Mike Millius Says: “Dude, The best and most realistic Woodstock Experience I’ve ever read. Honest in it’s telling and observations.



Your story needs to be told via a film, or even a TV mini-series. It is fascinating!

John Harrold

peggy santiglia davison   (The Angels) Says: “Hey Artie, I always knew you were talented and smart and the Blog is great. It’s so interesting to me because even though many of us were in the thick of it, we didn’t always know what others were thinking or doing behind the scenes. Maybe that’s my take as a performer since I was on the “road” so much back then, but it is facinating to read the stories. Even just reading the comment list, I see the names of some very long ago business and personal friends and it brings back many memories, mostly good:-). Much success to you in all your future endeavors.
Peggy/The Angels/The Delicates

To a long lost friend. Having been part of your life in those wonderful early days and finally reconnecting after all these years I truly choke up with emotion. Oft times life is a bitch but through your incredible pain your presence, your insight, your memories have brought joy to the so many people you’ve met along the way.

I skimmed through the book the first time around but now I’ll eat up every word. Thanks for the great ride…and please don’t leave.

Ira Howard

“Artie,Those were the days when our business was exciting every day.. I remember so well of what you wrote in your terrific book.. I miss those days & your weekly visits to our office at 1697 Broadway. We have great memories…”

Jay Siegel-The Tokens

Linda Perry Says: “Been a long time. So happy to hear you don’t miss a beat. You keep us all informed. Congratulations to a great guy.
Best regards,”


ann munday Says, “It’s amazing to me that you and I have known each other over 31 years now!
We were such children when we first met!

Congratulations on your passing another milestone. I know how hard you work, and I know how hard it all is for you physically and you’re truly amazing!”

Vikki Sallee-Dillard Says: “Hello Artie, You are the wonderful to provide “THE MUSIC” and all the information that you do. It is a TREASURE to me and others. Thank you Brother Artie. Your are the Best! Rare finds and Memories that most have never seen.”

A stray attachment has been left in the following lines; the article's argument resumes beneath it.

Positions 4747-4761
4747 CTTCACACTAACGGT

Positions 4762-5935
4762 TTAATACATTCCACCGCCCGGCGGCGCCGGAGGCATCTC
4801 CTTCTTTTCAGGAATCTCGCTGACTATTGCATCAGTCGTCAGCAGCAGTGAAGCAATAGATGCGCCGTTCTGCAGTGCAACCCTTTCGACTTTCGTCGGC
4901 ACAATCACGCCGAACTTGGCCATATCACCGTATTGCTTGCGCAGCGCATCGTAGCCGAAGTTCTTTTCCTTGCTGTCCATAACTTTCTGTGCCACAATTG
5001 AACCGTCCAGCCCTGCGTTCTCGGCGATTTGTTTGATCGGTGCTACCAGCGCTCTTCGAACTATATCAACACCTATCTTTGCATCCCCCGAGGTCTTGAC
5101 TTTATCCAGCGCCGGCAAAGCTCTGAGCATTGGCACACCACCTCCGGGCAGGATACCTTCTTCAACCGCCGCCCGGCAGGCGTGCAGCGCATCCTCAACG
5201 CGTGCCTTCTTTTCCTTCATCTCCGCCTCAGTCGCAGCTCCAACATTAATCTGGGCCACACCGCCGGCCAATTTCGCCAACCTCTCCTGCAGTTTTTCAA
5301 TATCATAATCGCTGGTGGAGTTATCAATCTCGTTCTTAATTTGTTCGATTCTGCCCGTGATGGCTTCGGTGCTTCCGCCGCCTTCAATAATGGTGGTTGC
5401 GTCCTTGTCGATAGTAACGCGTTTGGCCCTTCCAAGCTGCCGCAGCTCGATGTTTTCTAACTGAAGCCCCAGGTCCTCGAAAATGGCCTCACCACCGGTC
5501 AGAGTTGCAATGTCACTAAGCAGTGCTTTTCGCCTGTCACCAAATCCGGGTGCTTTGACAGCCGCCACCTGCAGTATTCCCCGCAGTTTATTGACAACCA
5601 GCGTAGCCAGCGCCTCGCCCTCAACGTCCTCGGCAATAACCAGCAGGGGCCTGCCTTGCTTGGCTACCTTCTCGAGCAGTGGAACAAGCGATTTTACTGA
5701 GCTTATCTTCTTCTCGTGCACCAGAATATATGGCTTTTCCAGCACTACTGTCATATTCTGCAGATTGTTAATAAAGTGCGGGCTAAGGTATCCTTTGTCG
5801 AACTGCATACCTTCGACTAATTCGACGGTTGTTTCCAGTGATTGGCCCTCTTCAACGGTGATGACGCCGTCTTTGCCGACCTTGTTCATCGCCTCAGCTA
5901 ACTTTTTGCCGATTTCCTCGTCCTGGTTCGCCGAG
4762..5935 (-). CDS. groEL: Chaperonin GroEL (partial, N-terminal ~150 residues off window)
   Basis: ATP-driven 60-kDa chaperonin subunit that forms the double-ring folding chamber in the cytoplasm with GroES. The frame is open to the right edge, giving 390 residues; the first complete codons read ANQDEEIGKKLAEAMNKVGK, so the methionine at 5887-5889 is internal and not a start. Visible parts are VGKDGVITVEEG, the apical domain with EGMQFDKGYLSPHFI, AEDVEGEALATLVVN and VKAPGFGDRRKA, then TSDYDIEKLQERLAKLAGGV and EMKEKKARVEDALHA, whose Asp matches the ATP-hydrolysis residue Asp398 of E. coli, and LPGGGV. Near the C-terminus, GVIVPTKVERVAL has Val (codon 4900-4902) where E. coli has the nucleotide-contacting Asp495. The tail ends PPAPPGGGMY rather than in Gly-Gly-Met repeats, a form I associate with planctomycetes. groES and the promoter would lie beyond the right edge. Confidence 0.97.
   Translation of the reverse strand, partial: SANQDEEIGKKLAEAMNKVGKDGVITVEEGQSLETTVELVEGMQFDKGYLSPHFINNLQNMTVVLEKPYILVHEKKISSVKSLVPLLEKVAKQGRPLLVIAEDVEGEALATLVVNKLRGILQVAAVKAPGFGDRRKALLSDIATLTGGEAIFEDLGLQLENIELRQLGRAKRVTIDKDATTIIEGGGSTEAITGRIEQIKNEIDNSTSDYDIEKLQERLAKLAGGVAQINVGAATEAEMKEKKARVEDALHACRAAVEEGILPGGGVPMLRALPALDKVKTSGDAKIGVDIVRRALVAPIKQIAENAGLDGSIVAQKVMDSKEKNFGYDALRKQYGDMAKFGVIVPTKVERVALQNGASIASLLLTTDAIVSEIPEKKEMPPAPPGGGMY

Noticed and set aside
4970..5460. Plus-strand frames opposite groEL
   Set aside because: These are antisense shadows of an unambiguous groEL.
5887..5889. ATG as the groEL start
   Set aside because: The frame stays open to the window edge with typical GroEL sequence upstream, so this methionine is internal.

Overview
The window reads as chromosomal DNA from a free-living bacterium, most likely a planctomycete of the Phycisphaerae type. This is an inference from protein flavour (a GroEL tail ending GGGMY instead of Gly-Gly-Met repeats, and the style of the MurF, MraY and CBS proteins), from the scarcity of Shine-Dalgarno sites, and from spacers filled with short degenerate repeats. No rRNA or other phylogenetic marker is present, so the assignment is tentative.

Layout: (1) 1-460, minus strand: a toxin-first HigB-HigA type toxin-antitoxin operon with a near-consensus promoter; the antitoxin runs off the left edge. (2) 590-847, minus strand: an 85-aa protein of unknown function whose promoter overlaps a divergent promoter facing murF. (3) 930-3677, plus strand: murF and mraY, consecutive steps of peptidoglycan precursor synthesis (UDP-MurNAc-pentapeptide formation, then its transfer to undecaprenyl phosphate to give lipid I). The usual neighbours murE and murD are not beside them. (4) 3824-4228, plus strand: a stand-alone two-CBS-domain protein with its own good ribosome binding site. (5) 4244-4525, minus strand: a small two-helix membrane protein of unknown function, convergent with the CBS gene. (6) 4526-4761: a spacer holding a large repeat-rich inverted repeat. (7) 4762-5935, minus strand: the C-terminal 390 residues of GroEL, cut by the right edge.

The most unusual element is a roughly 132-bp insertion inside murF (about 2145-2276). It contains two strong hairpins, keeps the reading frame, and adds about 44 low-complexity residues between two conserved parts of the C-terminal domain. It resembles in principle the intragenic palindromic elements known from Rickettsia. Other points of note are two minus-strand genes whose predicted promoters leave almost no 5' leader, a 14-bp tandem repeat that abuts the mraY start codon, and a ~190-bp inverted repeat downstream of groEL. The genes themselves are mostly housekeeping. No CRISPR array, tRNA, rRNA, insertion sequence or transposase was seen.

“Your articles are, without fail, always entertaining, informative, and exciting.  Few people make learning fun like you do.  I love reading about the people behind the scenes of the music I loved so much as a youngster and still love today, and your write-ups about Artie Kornfeld, Russ Terrana, and others like them are so very much appreciated.”

Laura Pinto

Bobbi Cowan PUBLICIST Says: “Hey Artie…Adding my congratulations to the growing list of your fans…and the unique perspective you bring to a business that no longer exists.”

Much love,

Don Charles Says: “Congrats, Artie! I’m convinced your blog was instrumental in getting Ellie Greenwich (posthumously) and Jeff Barry inducted into the Rock and Roll Hall of Fame. Thank you.”

“Artie, I’m loving your book and literally could not put it down until Chapter 22 when nature finally came knocking after my drinking an inordinate amount of coffee. Your writing style is lively and conversational. In a previous incarnation as a journalist I learned to “Write like you talk unless you’re from the Bronx.” It appears that you have come along and totally dispelled that adage. I love the story about your standing-up and telling a roomful of people that you don’t have to accept being exploited merely because you’re black; and nobody in the room was even aware of your racial make-up. Too funny. So much for the argument, right?”

Mark L. Ostrovsky
Richard Kimball Says: “Congrats Artie..Obviously you have waaaaaay too much time on your hands!!!!!”

Ash Wells Says: “Congrats Artie!! Truly always awesome & Informative stories which I love to read. Keep Goin’ Strong.. Love Your Work!”

Roger McGuinn Says:

Congratulations Artie!!!

That’s fantastic!!!

All the best,

Roger McGuinn THE BYRDS

: “Artie, you’re a consummate story teller and because we can track your personal history in tandem with the history of rock and roll. You were there, you’re honest about both your failures and triumphs. You da man! Proud to be your friend.”